Federal government urged to develop plan for more EV charging stations
The Canadian Vehicle Manufacturers Association is calling on the federal government to be more ambitious and co-ordinated in its approach to electric vehicle charging.
If it isn't, the CVMA says it won't get as many people into battery-powered cars as it wants to by the end of this decade.
The CVMA, which represents Ford, General Motors and Stellantis, is issuing a list of recommendations to Ottawa warning that EV adoption isn't going to happen if Canadians don't have confidence in the network of charging stations available.
According to the CVMA, Canada has about 16,000 charging ports in 6,800 locations, with 90 per cent of them in Quebec, Ontario and British Columbia.
Brian Kingston, President and Chief Executive Officer of the Canadian Vehicle Manufacturers Association, told AM800's The Shift with Patty Handysides that charging is one of the largest barriers to zero emission vehicles (ZEV), electric vehicle (EV) adoption.
Kingston says they don't see the federal government undertaking a detailed analysis of their needs.
"If you look at other ZEV jurisdictions around the world, the UK, Germany, even the State of California, they undertake really detailed assessments of what will be necessary to support a fully electrified fleet," he says. "In some instances, right down to where you're going to need charging capabilities on a postal code basis."
To prepare Canada for a ZEV future, CVMA recommends the following actions be taken:
1) The federal government determines the charging infrastructure required for Canada to support achievement of its ZEV sales goals.
2) The federal government coordinates key stakeholders to assess the barriers and develop detailed solutions and actions to establish ZEV charging in multi-unit residential buildings and for garage orphans.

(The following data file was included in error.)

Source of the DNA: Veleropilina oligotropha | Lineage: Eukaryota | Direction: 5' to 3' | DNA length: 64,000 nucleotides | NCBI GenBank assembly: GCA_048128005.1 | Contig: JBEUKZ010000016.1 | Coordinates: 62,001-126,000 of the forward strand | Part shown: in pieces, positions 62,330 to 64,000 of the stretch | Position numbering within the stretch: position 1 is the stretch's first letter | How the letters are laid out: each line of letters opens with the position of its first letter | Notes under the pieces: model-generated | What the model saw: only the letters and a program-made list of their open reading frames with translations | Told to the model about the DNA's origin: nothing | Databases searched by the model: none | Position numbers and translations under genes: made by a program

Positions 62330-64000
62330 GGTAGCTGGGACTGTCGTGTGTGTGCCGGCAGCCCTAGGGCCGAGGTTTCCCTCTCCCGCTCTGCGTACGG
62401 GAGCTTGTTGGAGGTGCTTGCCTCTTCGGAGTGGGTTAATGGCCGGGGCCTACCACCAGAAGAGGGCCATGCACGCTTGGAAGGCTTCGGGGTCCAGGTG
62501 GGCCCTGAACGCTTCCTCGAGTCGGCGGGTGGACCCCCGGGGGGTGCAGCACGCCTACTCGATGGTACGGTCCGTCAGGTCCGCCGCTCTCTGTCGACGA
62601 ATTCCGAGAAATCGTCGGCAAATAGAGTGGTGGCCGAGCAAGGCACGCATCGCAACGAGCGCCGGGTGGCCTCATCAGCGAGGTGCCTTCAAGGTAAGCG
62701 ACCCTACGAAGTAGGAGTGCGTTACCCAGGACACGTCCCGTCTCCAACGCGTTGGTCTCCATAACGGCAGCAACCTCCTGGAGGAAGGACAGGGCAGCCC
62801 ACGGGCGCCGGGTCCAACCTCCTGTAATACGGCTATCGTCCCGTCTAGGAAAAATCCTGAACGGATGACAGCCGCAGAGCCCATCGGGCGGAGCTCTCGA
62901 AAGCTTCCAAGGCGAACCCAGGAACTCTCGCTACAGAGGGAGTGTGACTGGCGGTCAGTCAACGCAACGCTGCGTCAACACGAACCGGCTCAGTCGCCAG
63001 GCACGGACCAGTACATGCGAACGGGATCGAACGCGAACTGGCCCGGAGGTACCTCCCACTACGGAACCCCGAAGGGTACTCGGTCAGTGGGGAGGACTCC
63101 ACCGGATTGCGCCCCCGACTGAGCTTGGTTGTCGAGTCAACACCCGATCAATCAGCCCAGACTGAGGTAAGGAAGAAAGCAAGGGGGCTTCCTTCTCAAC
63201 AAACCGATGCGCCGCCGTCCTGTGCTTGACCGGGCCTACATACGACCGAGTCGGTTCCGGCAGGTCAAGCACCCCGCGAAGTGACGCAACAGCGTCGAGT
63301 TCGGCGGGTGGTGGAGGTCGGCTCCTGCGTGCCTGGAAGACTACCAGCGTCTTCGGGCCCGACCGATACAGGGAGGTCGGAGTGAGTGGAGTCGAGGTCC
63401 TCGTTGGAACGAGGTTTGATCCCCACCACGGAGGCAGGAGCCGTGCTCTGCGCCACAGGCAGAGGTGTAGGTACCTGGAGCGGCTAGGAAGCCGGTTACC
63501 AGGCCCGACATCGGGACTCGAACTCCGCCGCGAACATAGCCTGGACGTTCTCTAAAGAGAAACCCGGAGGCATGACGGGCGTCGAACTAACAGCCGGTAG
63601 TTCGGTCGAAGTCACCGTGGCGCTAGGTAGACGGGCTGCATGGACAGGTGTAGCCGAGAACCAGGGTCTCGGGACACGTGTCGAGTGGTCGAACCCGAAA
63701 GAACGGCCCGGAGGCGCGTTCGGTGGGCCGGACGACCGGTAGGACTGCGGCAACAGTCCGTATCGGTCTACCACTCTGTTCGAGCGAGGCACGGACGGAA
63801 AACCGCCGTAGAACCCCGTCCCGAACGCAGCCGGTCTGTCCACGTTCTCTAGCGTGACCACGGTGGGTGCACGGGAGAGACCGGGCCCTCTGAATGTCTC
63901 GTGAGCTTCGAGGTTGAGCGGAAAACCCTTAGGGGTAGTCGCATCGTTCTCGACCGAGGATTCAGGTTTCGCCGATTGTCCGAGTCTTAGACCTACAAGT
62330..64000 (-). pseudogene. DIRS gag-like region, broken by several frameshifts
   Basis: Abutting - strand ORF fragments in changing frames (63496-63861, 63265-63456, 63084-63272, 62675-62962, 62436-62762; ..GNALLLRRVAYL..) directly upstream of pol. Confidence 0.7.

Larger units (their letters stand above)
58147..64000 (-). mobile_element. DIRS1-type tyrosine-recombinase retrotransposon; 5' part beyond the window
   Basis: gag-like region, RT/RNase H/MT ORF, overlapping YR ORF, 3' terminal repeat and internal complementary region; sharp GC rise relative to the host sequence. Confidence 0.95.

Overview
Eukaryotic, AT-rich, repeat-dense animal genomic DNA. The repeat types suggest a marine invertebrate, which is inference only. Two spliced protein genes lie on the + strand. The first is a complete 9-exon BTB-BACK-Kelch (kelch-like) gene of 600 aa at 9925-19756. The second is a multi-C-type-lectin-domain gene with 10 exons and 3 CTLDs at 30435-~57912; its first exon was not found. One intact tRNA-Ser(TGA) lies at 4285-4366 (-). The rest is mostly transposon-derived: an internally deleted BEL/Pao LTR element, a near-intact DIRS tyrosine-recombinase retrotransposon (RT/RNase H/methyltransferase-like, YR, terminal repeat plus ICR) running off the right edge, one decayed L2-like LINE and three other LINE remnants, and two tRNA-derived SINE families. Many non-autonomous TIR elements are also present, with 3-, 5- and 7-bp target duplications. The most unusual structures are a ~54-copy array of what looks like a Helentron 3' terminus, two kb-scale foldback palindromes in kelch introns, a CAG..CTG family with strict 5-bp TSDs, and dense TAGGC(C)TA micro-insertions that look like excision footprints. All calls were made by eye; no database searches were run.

3) The federal government coordinates with utilities to ensure that as ZEV adoption increases there is an appropriate level of clean, affordable, and reliable electricity generation and associated grid infrastructure in place to support charging infrastructure.
4) The federal government establishes a ZEV charging infrastructure advisory body composed of automakers, charging infrastructure companies, provinces, municipalities, and utilities to provide advice on charging needs, technology developments and the linkage to Canada’s ZEV sales targets.
Kingston says we have to understand where we're going to see ZEV or EV uptake
"We just don't have enough ambition in terms of how many chargers the government wants to build. The federal government said 50,000 in the last budget. If you look at a place like California with a similar target for the number of EVs on the road, they're looking to build 715,000 charging stations, so we've got a huge gap to fill," he says.
Kingston says that if we don't build it and Canadians have issues with waiting to charge their vehicles, that a worse case scenario.
He says we're seeing automakers put billions of dollars into this technology, $13.5-billion alone from Ford, General Motors and Stellantis over the past 18 months.
"There's a big shift underway, we've got to get this right. The last thing we want to see is frustrated consumers, who either weren't able to install a charger at home or were lined up for 45 minutes on a highway and switched back to gas. That is not a good outcome for anybody," he adds.
Jeff Turner, a senior researcher at Dunsky Energy and Climate Advisors, says a new analysis on EV charging needs done for Natural Resources Canada shows 50,000 chargers is adequate for 2025, and that we'll need about 200,000 by 2030.